Pick Your Own Strawberries in LA: Kenny's Strawberry Farm

Strawberries as big as your hand, and as sweet as candy. Photo courtesy of Kenny's Strawberry Farm

Where To Pick Strawberries in San Diego County

Kenny’s Strawberry Farm—Fallbrook

Strawberry picking typically runs from mid-March to late June.
It couldn’t be easier at Kenny’s this year. First, you make reservations to pick berries. When you arrive and check in, you pick up your basket ($16 for a large bucket and $7 for a small one) and pick strawberries. Both the website and phone line are updated daily so you can check to see if weather or berry supply will affect the day’s hours. On weekends Kenny’s Farm Kitchen is open, and you definitely don’t want to miss out on the strawberry lemonade, strawberry shortcake, and strawberry ice cream bars.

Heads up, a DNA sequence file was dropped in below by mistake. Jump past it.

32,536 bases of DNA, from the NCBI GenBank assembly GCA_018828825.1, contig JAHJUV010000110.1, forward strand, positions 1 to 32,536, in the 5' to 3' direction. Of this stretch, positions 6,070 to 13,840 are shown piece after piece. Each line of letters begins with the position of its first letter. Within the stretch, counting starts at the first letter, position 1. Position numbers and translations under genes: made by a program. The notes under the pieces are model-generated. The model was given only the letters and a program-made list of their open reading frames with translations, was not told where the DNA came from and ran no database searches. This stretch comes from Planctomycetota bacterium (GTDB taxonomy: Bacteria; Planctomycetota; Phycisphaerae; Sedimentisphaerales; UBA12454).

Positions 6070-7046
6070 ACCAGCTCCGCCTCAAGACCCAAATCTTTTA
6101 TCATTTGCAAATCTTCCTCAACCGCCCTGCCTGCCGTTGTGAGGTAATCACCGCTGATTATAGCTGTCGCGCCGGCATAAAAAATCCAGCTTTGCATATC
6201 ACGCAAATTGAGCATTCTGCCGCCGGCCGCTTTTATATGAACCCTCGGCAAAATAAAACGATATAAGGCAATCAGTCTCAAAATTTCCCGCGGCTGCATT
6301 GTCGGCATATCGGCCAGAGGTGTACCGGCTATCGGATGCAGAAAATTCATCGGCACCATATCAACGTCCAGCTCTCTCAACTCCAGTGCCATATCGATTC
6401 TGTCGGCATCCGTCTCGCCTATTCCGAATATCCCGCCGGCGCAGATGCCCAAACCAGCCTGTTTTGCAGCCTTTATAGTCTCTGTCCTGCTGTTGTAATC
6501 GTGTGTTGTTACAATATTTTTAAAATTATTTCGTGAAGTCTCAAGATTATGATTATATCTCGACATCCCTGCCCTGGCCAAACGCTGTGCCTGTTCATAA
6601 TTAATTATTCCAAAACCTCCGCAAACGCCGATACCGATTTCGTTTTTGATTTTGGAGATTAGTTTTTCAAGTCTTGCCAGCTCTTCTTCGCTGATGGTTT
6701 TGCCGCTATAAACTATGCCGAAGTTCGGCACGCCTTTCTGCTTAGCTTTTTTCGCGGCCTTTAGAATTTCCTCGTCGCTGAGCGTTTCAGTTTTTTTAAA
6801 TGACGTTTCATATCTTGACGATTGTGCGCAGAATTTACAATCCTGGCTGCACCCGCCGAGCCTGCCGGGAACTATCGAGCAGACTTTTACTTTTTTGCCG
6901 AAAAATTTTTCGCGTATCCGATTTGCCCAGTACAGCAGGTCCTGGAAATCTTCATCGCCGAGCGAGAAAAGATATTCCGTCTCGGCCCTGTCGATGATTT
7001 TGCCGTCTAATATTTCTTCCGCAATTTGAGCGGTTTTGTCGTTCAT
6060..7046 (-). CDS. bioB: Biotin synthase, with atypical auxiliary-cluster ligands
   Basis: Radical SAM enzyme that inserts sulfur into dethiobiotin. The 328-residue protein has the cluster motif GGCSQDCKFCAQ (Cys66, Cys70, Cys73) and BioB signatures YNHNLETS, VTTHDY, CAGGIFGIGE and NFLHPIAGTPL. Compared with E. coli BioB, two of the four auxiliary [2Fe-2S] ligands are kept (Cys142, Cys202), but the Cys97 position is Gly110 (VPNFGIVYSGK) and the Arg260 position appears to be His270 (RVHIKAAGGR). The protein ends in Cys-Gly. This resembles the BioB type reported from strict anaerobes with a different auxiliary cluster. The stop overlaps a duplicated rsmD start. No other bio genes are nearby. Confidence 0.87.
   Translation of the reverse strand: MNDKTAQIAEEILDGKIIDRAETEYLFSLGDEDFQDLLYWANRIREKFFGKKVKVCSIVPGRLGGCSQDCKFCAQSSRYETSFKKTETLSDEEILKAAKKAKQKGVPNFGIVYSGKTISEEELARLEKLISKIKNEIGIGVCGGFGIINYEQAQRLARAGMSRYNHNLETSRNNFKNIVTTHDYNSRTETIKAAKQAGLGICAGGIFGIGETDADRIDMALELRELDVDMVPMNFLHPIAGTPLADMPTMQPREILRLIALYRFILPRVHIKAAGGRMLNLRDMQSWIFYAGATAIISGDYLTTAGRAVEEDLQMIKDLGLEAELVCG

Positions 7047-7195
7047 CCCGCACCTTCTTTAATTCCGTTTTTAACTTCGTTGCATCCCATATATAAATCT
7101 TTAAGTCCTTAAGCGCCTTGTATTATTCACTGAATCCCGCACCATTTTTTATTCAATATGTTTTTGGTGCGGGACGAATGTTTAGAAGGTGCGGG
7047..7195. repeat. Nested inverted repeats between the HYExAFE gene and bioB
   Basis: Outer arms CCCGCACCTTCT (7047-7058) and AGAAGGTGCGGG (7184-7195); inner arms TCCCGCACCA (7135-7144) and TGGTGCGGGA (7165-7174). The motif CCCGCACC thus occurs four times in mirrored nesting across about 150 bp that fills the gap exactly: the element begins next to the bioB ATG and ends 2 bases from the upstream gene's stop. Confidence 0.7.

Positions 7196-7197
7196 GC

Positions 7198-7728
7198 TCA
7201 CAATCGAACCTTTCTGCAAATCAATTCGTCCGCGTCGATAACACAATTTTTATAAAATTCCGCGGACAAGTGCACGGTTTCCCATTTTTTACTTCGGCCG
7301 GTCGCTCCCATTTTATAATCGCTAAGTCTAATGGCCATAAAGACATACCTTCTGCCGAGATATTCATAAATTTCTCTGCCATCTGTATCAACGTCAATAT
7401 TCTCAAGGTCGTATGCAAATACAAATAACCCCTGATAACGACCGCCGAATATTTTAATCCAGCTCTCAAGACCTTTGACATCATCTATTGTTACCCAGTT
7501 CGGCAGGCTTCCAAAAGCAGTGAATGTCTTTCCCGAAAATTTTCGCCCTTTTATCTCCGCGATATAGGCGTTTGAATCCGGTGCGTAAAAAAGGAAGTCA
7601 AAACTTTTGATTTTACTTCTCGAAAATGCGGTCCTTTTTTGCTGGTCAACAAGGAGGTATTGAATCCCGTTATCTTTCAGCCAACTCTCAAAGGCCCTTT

Carlsbad Strawberry Company—Carlsbad

Strawberry picking is scheduled to begin late this year, but the farm is usually open for u-pick from February to mid-July. (It’s warmer down south, and the season starts earlier!)
This 25-acre farm will have you singing “Strawberry Fields Forever” as you pick. Everyone must wear masks to enter the fields. It’s a little pricier here; a small bucket is $10 and admits one person, a large bucket (2 lbs of strawberries) is $20 and admits two people. Be sure to call ahead and make sure the fields are open before visiting (the farm does not take reservations) as the fields close when it rains.

Originally published June 15, 2012